SPOILERS! The basic plot of the adventure is straight forward, which is good for an intro adventure. Professor Daela of Morgrave University has information about a schema (a magical blueprint) hidden within an ancient House Cannith laboratory within UnderSharn. The characters delve down into The Depths, potentially with help from a guide, and try to recover the schema. Whilst they’re at it, agents from the Order of the Emerald Claw are also trying to recover said schema, resulting in an inevitable face-off between the two parties when the order manage to pinch the schema from the prof later on. As far as plots go, I think this is a decent one. It has a nice pulpy feel, not far removed from an Indiana Jones film, which is typical of Eberron adventures. It’s easy to follow for new players and DMs, and serves to teach them a bit about Eberron as a setting, as well as how to play D&D.
Part 1 – The Bounty
The beginnings of this adventure focus around roleplay and ability checks. A great place for a new group of players. The characters meet with the Prof and interact with him whilst he explains his quest, and the opportunity to flex their proficiencies to learn some additional information about the major elements on the story. This part of the adventure, as you can imagine, is also peppered with information for the DM about Sharn, and some neat graphics of skycoaches and notes and maps which could be shared with the players to help them picture the scene. These graphics and the information in sidebars really help to paint a nice scene for the adventure to come.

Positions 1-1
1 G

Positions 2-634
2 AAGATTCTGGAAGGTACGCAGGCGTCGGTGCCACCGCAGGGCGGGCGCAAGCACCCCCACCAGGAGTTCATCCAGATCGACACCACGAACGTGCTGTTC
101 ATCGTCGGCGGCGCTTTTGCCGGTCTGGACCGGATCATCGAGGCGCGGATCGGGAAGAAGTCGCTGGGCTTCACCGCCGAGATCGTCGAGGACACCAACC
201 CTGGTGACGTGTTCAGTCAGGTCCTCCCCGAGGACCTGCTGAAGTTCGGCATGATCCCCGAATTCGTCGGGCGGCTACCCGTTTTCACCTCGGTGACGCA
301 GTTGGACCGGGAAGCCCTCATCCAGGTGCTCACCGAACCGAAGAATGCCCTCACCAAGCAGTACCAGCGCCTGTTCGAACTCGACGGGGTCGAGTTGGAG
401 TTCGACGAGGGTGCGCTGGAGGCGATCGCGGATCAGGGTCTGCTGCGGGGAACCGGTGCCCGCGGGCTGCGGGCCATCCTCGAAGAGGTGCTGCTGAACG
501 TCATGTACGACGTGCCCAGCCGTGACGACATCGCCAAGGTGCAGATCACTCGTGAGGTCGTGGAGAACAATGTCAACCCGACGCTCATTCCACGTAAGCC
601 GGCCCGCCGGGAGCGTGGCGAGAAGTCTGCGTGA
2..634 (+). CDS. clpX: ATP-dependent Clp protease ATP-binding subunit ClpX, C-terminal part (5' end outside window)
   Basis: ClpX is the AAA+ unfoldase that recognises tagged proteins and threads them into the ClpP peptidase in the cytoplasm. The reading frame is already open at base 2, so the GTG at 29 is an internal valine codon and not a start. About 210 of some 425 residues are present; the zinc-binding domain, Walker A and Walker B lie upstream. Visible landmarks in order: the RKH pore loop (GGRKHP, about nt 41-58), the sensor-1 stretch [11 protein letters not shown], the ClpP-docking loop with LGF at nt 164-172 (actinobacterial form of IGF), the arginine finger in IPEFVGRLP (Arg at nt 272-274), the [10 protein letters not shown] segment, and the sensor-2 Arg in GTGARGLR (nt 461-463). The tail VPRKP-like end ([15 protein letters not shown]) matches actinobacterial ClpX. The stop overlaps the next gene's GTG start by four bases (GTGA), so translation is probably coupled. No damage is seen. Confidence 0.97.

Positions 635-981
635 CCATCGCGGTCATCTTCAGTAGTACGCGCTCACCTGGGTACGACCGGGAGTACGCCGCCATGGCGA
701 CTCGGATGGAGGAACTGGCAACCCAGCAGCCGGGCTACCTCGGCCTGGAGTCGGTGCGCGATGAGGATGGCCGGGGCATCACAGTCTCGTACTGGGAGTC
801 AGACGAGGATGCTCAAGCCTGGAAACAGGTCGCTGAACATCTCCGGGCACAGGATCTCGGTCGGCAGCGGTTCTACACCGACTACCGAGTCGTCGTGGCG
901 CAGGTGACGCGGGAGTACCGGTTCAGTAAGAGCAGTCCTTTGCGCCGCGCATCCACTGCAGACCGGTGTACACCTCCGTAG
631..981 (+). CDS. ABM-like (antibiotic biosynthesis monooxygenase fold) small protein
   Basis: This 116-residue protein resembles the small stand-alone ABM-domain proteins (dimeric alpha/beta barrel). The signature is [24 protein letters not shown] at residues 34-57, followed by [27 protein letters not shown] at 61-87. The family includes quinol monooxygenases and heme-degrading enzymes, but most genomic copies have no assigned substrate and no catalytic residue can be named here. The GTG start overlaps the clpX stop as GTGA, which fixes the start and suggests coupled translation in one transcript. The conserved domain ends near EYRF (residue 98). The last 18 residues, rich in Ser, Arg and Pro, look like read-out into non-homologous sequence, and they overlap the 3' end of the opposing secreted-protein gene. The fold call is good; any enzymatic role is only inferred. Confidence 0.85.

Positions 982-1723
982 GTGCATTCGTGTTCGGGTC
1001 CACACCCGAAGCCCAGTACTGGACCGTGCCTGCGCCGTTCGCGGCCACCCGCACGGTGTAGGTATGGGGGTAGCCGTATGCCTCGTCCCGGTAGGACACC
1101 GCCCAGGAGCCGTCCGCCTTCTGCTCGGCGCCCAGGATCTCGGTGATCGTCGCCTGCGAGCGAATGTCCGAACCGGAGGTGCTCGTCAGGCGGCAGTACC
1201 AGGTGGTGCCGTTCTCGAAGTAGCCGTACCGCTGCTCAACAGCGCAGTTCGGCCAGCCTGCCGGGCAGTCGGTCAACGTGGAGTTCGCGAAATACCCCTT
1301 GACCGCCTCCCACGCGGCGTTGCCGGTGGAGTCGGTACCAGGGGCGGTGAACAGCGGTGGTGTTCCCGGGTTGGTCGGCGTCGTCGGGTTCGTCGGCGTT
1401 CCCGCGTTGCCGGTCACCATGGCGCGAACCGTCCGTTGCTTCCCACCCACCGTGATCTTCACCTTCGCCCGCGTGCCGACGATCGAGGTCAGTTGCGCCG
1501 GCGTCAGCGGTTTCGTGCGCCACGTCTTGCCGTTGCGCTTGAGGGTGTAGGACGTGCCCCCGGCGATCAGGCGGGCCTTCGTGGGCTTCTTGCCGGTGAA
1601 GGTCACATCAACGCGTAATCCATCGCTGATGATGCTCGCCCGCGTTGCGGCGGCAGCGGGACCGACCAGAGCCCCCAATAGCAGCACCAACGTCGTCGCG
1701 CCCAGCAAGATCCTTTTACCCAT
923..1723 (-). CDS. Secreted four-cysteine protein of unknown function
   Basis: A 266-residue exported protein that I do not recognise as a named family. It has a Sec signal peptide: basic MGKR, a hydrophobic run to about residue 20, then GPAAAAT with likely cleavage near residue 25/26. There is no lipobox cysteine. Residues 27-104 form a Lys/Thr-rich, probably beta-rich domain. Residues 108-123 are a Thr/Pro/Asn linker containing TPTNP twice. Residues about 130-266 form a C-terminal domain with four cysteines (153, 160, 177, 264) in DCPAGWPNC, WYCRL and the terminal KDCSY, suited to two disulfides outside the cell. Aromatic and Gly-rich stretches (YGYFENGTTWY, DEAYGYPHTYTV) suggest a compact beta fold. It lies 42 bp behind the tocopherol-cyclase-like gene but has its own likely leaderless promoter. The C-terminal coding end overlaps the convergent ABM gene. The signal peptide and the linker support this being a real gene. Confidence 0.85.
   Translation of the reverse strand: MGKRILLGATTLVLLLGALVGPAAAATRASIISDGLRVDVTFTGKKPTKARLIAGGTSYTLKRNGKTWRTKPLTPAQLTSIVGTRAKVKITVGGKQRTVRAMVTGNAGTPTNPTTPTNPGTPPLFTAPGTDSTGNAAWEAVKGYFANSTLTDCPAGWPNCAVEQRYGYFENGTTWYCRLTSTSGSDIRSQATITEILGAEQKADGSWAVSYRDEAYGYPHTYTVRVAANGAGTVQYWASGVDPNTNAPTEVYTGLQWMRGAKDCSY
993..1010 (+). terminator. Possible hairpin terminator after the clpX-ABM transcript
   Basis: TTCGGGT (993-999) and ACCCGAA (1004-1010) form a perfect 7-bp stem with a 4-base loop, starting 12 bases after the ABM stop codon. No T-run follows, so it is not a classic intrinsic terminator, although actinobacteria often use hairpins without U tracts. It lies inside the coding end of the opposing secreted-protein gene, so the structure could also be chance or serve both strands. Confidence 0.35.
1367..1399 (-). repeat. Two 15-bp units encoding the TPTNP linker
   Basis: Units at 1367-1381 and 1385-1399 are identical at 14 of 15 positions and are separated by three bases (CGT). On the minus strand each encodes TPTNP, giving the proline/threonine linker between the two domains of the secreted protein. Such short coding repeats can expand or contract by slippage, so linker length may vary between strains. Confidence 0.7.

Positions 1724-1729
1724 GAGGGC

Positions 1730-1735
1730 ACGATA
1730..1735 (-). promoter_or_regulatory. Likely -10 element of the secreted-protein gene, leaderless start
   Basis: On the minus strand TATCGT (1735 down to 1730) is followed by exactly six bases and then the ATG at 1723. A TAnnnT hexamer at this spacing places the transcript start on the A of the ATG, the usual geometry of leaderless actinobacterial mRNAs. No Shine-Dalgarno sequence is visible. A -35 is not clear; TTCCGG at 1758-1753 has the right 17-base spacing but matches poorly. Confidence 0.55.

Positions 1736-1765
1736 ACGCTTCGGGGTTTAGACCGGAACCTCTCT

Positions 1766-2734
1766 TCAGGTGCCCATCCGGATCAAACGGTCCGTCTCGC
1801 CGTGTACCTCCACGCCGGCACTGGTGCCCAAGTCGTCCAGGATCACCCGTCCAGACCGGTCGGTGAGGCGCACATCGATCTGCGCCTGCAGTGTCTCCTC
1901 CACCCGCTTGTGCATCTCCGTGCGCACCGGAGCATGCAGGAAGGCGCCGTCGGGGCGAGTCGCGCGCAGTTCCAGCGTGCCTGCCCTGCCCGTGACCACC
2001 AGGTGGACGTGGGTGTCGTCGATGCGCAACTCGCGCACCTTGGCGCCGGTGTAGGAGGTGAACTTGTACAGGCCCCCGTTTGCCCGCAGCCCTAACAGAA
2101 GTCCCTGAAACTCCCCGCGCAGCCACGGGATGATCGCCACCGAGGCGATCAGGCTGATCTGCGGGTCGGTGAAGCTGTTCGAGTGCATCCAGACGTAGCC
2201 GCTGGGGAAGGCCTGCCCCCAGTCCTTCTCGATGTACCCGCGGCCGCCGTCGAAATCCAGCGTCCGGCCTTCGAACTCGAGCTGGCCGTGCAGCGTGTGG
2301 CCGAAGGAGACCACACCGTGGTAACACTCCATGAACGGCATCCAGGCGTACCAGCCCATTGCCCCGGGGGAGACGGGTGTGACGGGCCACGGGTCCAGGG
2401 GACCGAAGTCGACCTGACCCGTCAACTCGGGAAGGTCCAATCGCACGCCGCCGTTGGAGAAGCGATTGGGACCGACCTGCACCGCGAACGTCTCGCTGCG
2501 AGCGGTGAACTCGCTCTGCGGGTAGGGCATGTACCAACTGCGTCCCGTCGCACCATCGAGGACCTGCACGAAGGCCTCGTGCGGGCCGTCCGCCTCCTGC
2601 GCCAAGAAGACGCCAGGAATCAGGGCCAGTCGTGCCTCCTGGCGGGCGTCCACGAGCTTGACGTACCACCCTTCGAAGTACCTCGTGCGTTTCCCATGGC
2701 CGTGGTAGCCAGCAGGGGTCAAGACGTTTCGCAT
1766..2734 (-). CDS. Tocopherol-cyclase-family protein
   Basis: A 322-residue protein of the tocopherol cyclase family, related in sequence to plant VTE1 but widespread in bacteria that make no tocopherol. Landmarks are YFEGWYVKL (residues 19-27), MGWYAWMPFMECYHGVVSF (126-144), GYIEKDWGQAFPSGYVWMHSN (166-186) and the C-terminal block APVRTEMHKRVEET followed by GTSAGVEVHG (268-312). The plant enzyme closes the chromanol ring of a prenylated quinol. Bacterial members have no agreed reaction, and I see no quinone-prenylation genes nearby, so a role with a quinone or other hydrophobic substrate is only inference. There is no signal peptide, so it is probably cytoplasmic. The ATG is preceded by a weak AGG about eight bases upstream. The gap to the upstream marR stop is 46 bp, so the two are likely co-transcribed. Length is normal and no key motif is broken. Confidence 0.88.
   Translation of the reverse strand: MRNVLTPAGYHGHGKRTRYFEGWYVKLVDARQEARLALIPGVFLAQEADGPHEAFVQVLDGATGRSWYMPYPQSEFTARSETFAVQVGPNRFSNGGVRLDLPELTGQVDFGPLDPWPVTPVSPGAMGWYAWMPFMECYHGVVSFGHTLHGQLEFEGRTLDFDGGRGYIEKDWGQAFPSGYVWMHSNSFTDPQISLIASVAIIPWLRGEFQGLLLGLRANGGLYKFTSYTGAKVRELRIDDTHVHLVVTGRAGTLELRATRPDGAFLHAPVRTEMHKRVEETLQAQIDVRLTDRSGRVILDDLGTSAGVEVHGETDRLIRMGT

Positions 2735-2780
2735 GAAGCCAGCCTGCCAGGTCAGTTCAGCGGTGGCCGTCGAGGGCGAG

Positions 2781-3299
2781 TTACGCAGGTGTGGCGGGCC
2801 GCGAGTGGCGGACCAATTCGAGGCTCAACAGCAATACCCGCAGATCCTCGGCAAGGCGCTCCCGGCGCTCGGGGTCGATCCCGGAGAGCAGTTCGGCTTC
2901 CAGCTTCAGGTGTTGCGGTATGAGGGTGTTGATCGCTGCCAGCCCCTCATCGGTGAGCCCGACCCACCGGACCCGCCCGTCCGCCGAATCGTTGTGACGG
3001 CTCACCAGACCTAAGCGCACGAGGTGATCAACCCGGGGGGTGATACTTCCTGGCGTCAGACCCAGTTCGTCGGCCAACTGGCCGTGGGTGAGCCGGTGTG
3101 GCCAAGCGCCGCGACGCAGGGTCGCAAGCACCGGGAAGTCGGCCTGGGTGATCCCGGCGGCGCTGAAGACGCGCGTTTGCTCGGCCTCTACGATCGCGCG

My biggest concern with this element of the adventure is the density or read aloud text. There are several pages which are almost entirely taken up by this, which could result in a DM monologue that lasts for several minutes. I can understand why this has been done, new DMs often don’t really know what to say to their players to keep the story moving along, but really there is just too much of it here. Whilst some of this text is evocative and interesting, some might cause players to zone out, which is the last thing you want. I also noticed a reference to a Charisma (Diplomacy) check, which should definitely be changed to (Intimidation/Performance/Persuasion). Despite these criticisms, I do think that Part 1 paints a great picture of Sharn, and sets up the adventure nicely.
Design: 4/5 I like that ability checks have been accounted for in the early stages of the adventure, and that there is a clear narrative from the start. The hooks provided in the introduction to the adventure are accounted for during the progress of Part 1, which is something you don’t always see in adventures. The only thing holding back a score of 5/5 here is the reference to a Diplomacy check, which could seriously confuse a new DM.
Writing: 3/5 Although much of the writing is interesting and comprehensive, the sheer quantity of read aloud text holds this section of the adventure back.
Production: 5/5 I cannot fault the production of Part 1. There are numerous useful graphics that players will love, there are useful sidebars which help to break up blocks of text, and the quality of layout and artwork within are of professional standard.
Part 2 – Sharn’s Foundations